Shaken by a tremendous rumble, I pushed myself off the ground and gazed into the distance. An 18-wheeler rolled down the road, its gigantic wheels raising large quantities of dust. I had very little time to react; I knew that truck drivers always go into town, where I could get tools to fix my vehicle.  I immediately began waving frantically at the truck, fearing that it would also pass me by. The truck driver saw me and halted. Thankfully, the trucker driver agreed to drop me off at the nearest town when I asked him if I could hitch a ride. I was able to get a ride into town that day because I took advantage of the biggest opportunity that came my way.

 Sometimes we wallow in situations where all we can do is wait for opportunities to come to us. We often stagnate in the same day-to-day routine, sometimes happily, other times miserably. But living in the same situation is not bad in and of itself; it is when we miss opportunities that stagnation is truly lamentable. We are often too preoccupied with how much our life sucks to catch sight of exciting prospects that we accidentally come across. We forget to look to each side of the two-lane road and search for cars that could potentially be our ride away from our broken present. Sometimes it takes the roar of a big 18-wheeler to snap us into action.

 You should look around to see where great opportunities are coming from. Friends, family, and acquaintances are mediums through which you can land your dream job, meet new people, or embark on adventures. Oftentimes opportunities will present themselves in the workplace, at school, or on a trip. To catch sight of these great chances for self-improvement, be ready to take risks and stay open to change in your life. Be alert for job openings, potential markets for entrepreneurship, dating matches, educational opportunities, community events, fun things, etc. The possibilities are endless!   

As a Yale undergraduate, I have many more opportunities to take advantage of. With new opportunities come new goals. I plan on studying abroad either during the summer or the regular school year, I hope to intern at a major financial firm in the coming years, I look forward to learning French next semester, and I am eager to receive deferred action this month. Without a doubt, my aspirations will increase as more unexpected occurrences happen to me.

Opportunities will come to you. Whenever you are stuck, all you have to do is look up.


If you have any comments, suggestions for future topics, or want write contact me at

My blog is updated daily. Come back tomorrow for a Featured Friday article.

Creating your own luck

I used to think that it took being lucky to study at a prestigious university. I thought that only the smart, well-connected, or the privileged had any chance of gaining admission into a school like Yale and Harvard. On my journey of being admitted and my two years in college, I still believe that it takes luck to be where most Ivy League students are, but luck is only one factor. Perseverance plays a much bigger role.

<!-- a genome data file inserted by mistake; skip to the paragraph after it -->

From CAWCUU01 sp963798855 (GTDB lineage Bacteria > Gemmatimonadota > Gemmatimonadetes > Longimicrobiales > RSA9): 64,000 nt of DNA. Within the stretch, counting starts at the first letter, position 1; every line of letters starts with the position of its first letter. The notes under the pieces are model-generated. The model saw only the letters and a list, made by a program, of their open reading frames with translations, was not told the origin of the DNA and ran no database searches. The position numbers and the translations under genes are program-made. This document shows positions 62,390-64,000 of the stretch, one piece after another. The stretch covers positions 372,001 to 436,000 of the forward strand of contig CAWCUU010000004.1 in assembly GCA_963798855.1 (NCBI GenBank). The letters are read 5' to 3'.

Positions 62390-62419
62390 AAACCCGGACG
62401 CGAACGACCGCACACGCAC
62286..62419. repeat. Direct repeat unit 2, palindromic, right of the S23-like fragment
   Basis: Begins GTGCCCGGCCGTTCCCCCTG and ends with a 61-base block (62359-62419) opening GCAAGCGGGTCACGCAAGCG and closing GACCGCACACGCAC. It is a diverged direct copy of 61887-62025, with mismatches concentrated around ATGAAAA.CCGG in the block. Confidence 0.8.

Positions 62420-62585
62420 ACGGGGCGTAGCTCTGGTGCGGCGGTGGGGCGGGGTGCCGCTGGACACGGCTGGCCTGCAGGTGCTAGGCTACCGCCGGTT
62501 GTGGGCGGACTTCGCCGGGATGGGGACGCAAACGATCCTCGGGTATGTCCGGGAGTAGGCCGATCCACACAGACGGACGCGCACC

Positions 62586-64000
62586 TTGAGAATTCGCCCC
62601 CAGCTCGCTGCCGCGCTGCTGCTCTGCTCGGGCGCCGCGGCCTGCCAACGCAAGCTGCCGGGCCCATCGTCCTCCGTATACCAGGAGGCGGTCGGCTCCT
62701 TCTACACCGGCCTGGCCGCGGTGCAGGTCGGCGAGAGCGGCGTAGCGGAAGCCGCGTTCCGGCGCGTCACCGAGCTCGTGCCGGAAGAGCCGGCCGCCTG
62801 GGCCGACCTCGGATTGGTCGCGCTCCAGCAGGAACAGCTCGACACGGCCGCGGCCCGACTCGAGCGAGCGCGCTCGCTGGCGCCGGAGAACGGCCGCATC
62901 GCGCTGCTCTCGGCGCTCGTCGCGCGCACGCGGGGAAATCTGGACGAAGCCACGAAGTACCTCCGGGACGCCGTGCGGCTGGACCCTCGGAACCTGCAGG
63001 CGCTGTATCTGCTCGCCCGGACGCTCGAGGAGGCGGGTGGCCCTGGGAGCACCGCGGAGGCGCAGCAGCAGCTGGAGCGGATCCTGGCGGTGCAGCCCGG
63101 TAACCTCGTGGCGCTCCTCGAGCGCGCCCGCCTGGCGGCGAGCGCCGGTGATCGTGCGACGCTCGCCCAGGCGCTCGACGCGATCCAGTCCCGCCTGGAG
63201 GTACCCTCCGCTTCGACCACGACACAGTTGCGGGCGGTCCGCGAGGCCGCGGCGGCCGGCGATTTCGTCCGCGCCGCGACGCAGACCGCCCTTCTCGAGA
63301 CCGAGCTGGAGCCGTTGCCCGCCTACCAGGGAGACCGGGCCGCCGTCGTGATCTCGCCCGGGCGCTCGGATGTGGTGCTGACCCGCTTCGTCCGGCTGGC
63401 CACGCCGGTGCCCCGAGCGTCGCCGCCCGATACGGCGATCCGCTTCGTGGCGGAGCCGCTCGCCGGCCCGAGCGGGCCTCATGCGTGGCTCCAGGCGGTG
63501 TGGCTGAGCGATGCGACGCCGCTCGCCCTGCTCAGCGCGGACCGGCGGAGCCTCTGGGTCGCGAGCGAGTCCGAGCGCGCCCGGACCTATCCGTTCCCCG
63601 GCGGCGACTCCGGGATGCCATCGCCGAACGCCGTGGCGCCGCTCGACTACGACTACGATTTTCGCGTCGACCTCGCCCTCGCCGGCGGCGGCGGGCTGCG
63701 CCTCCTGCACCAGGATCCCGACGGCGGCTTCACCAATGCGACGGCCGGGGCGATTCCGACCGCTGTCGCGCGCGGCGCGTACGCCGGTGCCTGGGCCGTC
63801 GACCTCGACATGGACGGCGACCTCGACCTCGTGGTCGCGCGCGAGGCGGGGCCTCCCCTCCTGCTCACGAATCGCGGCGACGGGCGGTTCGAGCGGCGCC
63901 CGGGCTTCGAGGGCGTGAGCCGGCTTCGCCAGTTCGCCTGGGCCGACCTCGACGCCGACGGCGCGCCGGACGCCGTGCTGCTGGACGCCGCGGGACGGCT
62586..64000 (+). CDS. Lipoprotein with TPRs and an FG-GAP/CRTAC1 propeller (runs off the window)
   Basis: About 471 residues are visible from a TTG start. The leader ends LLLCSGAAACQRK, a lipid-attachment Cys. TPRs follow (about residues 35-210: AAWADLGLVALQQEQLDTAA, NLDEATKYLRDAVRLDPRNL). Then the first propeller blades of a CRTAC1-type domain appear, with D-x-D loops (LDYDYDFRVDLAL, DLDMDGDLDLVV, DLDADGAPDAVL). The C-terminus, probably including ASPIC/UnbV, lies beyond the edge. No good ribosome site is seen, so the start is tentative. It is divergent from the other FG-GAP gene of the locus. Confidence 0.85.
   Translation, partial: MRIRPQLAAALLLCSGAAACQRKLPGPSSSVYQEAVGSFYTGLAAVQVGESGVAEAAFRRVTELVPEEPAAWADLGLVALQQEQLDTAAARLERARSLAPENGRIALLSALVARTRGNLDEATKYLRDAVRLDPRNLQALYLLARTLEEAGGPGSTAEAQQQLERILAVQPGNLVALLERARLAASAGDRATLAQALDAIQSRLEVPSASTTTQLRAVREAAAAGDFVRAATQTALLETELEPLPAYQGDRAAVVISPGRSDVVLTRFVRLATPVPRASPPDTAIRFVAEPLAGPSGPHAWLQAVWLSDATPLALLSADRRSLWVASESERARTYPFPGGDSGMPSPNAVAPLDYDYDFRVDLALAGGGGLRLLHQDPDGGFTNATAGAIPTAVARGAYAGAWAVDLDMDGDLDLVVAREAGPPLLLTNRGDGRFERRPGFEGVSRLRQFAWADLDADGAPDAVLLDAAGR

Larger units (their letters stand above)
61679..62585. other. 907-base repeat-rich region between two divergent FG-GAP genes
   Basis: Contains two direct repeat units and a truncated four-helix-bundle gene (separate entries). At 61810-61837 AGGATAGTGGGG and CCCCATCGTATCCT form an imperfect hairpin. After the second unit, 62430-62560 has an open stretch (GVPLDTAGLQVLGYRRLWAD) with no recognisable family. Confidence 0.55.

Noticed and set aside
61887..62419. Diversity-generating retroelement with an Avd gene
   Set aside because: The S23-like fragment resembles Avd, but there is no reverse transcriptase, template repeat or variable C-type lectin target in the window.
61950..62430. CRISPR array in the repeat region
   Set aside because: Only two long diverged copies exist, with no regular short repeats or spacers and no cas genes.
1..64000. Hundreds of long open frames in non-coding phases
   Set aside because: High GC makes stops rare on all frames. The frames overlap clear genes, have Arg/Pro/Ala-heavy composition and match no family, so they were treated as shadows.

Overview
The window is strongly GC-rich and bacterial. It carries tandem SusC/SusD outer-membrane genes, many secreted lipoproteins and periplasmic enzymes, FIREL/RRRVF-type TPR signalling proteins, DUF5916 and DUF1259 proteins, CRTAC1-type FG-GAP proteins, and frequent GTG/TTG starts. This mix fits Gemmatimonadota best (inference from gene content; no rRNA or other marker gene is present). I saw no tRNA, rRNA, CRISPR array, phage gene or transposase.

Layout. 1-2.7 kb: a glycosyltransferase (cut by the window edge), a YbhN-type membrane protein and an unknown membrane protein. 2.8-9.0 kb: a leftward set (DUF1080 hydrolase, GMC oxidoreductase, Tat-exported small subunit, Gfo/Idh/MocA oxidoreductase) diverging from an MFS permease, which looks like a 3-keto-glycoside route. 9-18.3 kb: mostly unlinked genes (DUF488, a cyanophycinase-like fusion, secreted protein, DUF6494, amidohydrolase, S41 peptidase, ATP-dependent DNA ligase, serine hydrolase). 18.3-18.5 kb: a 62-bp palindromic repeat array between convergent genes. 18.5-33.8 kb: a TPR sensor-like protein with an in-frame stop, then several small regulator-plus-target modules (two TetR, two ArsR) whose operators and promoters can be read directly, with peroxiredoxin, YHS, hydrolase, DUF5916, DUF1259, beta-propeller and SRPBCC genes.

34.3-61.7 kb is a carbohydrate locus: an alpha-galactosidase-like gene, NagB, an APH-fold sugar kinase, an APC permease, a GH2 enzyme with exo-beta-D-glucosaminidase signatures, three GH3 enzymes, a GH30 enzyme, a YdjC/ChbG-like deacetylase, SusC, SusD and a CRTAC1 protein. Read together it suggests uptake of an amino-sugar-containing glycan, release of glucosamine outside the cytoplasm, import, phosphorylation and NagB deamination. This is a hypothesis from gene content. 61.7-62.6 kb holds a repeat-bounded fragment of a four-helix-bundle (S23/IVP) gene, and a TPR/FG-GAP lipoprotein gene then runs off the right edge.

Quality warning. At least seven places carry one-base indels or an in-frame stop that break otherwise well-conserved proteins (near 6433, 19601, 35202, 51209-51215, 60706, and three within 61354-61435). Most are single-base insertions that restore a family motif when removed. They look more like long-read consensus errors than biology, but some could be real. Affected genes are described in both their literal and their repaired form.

A person with all the opportunities and luck in the world, but lacks tenacity is no better than someone with no opportunity. Someone with tenacity can turn a small opportunity into success. For evidence, look no further than a young Bill Gates who programmed wherever he could find a computer terminal or the early Beatles who took all the small nightclub jigs they could find.

Goals are completed because those who accomplish them didn’t give up when opportunities didn’t seem to present themselves. Steve Jobs didn’t turn Apple around because of luck. Winston Churchill didn’t lead the Allies to victory because of luck. Luck was a factor, Jobs had exposure to failure that taught him what he needed to learn the second time around and Churchill has the support of the U.S. but the rest was the result of their determination.

I cannot always count on luck to find me, but I can count on my perseverance and small opportunities. With those two things, I can always make my own luck.

Always remember the quote “Luck = Preparation + Opportunity”

But you don’t have to take my word for it. Tomorrow’s Featured Friday writer is Juan, who is returning for his second article. Juan, who just a year ago, couldn’t even leave the country or apply for an internships is turning his life around one opportunity at a time. He talk about having no regrets and taking advantages of the opportunities that come your way.


Next time you are presented with an opportunity you find interesting, give it a shot.

If you have any comments, suggestions for future topics, or want write contact me at

My blog is updated daily. Come back tomorrow for a Featured Friday article.

Benefiting from a Mentorship

Mentorship week:

Today I will talk about cultivating a mentorship relationship.

There are only three simple ideas you need to remember to have a healthy and prosperous mentorship-mentee relationship.

Let your Mentor know how they can help

When you begin a mentor-mentee relationship, most mentors don’t know where to start helping you. Let your mentor know your short and long-term goals, what you want to gain from their wisdom, and how they can help you achieve those goals.

Keep Communication Alive

Keep your mentors updated on your activities. If they do not know what you are doing or the progress you have had, they cannot help you. Send an email every now and then or arrange for a meeting when possible.

Show your gratitude

Although your mentor will have more experience in their field than you, this does not mean that your mentor cannot benefit as well. Stay updated with your mentor’s goals and current events. It can be as simple as introducing their book to your friends, sending them a Christmas card, or arranging for them to lead a talk for other people. When both sides are happy, the relationship flourishes.

This concludes my week on mentorship. In the future I will have a week on being a mentor and how teaching your craft will help you achieve higher goals.


How can your mentor benefit from mentoring you?

If you have any comments, suggestions for future topics, or want write contact me at

My blog is updated daily. Come back tomorrow for another article.